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Modeling motion with air resistance (integral calculus)

  1. Mar 14, 2007 #1
    Air resistance is a force that acts in the direction opposite to the motion and increases in magnitude as velocity increases, let us assume at least initially that air resistance r is proportional to the velocity: r = pv, where p is a negative constant. suppose a ball of mass m is thrown upward from the ground. The net force f on the ball is F = r – mg (the direction of the force r is downward (negative) when the ball is traveling upward and the direction of r is upward when the ball is traveling upward.)

    1. Use the net force equation and the fact that F = ma to write a differential equation for the ball’s velocity.

    2. Assume m = .5kg and p = .1. Make a direction field for the differential equation and sketch a solution of the initial value problem v(0) = 50 m/s.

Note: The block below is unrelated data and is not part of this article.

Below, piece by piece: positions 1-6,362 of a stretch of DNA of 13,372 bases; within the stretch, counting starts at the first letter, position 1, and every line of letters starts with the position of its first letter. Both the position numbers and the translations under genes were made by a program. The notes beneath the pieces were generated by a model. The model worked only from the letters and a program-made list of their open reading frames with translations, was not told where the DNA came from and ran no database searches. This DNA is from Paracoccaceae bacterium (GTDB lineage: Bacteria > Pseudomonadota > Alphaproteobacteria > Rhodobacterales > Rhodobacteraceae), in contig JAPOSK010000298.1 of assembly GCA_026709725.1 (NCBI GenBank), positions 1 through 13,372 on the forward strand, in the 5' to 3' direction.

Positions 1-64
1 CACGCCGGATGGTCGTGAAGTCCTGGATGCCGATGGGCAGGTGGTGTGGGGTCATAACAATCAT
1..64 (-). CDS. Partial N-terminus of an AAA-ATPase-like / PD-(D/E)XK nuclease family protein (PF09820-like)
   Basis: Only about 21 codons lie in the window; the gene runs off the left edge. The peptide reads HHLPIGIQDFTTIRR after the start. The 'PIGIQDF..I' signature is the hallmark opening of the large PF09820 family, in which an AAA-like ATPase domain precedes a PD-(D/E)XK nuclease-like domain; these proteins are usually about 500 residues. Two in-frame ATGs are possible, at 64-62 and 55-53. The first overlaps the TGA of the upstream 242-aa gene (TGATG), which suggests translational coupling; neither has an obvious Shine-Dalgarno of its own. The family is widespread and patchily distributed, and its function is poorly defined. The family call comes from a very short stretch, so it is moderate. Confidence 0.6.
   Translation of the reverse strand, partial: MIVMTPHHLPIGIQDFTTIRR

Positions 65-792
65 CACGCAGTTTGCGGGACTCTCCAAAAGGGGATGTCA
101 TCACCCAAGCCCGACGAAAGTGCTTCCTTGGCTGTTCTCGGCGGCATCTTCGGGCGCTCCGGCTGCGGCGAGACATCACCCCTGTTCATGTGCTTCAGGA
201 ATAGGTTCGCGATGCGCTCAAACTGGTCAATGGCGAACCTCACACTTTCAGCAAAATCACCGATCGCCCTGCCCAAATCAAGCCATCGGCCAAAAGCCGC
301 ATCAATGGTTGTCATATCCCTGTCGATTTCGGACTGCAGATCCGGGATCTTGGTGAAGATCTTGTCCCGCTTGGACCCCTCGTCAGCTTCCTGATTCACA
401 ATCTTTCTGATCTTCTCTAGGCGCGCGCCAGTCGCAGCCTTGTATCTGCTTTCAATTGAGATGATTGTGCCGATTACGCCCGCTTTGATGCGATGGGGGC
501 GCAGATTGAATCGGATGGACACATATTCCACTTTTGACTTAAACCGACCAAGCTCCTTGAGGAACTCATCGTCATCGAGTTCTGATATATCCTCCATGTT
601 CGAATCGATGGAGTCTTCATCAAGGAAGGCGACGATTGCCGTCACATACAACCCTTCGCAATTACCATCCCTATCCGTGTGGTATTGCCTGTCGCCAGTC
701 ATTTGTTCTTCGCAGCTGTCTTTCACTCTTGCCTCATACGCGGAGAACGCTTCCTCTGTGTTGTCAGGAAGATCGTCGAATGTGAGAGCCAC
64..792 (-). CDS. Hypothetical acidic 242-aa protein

3. Solve the initial value problem algebraically. Hint: be sure to take the constant of integration into account.

    4. Find an equation of the height of the ball at time t.

    5. When does the ball reach the apex of its trajectory? When does the ball land?

    6. Does it take the ball longer to come up or come down?

    This is what ive done so far.
    m(dv/dt) - pv - mg = 0 for the upward motion


    m(dv/dt) + pv - mg = 0 for the downward motion

    taking upward to be positive (and both p, g < 0).
  2. jcsd
  3. Mar 24, 2007 #2
    I think you're on the right track..., usually I see motion differential equations with dv/dt written as x with two dots above it, but it's basically the same.

    2 and 3. What you would need to do now is solve this differential equation... the initial value is used to solve the Cauchy problem (to get rid of that pesky constant of integration) and compute a velocity-time graph

    4 to 6 are mechanical

    Hope that helped :)
  4. Mar 24, 2007 #3


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